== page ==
In the movie set in rural Vietnam in the late 19th century, a young girl becomes the third wife of a wealthy land-owner. There are sex scenes and sequences showing child-birth.

But while the film has been well-received overseas, including winning a prize at Toronto International Film Festival 2018, it has been yanked out of cinemas in Vietnam.

Audiences, reported Vietnam News, are shocked that the character is played by Nguyen Phuong Tra My, who was then only 13 years old.

Netizens have blasted Vietnamese film-maker Ash Mayfair over her casting decision.

My's mother was also slammed for allowing her daughter to be involved, with some detractors wondering if she was blinded by the pursuit of fame and money.

The VnExpress portal cited child protection experts as saying that the sex scenes could have a psychological effect on a young actress.

Mayfair told the Hollywood Reporter: "We didn't do anything wrong and we broke no law. They can't attack us on those grounds so there have been attempts to smear the ethics of the actress' mother, publishing her personal details online and saying she had sold her daughter for money."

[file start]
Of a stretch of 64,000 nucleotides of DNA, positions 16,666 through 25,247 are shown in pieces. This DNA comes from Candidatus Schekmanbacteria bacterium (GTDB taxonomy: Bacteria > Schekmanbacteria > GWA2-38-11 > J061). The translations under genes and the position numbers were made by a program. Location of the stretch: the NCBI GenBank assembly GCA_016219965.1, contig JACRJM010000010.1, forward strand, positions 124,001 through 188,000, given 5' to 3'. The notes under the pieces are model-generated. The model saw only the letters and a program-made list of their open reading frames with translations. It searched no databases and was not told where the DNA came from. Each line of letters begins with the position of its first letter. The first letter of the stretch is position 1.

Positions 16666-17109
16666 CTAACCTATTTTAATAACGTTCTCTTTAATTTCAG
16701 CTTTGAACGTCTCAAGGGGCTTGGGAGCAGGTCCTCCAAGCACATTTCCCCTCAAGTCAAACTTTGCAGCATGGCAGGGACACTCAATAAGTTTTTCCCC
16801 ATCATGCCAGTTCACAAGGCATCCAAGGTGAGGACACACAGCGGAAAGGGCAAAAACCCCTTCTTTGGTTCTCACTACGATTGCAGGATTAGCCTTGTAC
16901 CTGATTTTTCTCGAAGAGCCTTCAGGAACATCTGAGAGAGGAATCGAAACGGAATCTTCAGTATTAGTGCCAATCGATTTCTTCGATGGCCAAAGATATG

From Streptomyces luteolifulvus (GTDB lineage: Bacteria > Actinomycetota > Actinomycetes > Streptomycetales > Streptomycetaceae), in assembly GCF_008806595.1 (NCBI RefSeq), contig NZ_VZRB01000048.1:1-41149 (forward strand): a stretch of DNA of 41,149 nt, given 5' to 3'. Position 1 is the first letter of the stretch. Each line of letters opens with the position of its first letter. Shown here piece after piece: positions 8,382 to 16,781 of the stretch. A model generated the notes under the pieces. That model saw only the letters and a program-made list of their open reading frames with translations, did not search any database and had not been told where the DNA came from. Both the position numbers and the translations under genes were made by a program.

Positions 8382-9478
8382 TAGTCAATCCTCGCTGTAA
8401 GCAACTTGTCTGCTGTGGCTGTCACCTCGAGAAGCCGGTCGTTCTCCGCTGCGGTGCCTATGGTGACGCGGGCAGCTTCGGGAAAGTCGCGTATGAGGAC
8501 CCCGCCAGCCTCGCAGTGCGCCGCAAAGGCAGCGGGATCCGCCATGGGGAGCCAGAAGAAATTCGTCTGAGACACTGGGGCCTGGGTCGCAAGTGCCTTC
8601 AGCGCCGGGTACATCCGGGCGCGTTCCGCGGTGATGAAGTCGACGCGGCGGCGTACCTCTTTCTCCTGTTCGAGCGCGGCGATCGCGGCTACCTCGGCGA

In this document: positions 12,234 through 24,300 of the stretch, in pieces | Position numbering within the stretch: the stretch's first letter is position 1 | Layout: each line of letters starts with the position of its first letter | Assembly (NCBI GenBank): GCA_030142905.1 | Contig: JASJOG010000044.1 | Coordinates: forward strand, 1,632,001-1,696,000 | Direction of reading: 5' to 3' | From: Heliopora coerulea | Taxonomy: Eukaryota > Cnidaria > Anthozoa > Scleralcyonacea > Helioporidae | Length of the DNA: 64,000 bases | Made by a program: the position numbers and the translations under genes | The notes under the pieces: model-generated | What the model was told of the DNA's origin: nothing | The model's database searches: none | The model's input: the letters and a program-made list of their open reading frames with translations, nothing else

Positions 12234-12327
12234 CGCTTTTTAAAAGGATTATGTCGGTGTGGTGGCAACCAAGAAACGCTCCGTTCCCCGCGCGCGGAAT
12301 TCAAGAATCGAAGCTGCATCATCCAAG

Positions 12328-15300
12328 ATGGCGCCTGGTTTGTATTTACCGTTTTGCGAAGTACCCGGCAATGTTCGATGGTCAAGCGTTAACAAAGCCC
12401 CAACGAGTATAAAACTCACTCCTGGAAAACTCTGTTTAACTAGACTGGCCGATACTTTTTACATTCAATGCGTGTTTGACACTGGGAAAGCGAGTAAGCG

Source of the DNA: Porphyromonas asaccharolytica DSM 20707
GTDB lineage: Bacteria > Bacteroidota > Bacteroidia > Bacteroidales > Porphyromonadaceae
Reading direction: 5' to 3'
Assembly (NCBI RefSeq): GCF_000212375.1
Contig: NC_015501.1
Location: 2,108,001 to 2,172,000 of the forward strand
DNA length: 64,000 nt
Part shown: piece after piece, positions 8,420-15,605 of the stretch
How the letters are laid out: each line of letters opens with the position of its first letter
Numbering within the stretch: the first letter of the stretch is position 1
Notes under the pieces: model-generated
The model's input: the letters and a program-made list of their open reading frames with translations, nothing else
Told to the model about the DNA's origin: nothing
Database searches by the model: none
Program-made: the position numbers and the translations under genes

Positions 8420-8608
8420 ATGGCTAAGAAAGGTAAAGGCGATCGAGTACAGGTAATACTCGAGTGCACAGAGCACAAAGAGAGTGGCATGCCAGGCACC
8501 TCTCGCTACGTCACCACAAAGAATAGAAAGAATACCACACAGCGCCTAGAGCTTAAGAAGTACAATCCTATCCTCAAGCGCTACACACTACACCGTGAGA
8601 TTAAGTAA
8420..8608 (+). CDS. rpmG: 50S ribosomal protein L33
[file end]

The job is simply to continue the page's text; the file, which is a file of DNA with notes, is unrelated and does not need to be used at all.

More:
Defending the subject matter in her film, she said: "These questions are open for debate and I have no problem with that. We talk about women's rights and we are very critical about patriarchal traditions that have been in the country for centuries."

My was reportedly selected after the director auditioned more than 900 candidates.

My, who is now 15 and was said to have convinced her parents that she could perform the role, is upset that the movie cannot be seen by Vietnamese, even as it has drawn applause elsewhere.

Hollywood trade publication Variety, in its review of the film, said: "In May (portrayed by My) and in Ha and Xuan (the other two wives), there are all the women and girls of the past who've been ignored, abused, forced into competition with one another, made to endure a degradation of spirit and a commodification of body so complete it should have resulted in their annihilation, like silkworms steaming alive inside their cocoons".

"But with The Third Wife, new talent Mayfair reclaims just a few of those silvery strands from the neglect of history and weaves them into a film so sensuous we can lose ourselves in it, but so vividly real we might also be able to find ourselves there."

Vietnam's censors have reportedly asked Mayfair to submit an edited version of the movie for screening clearance.

By Loh Keng Fatt - The Staits Times - August 20, 2019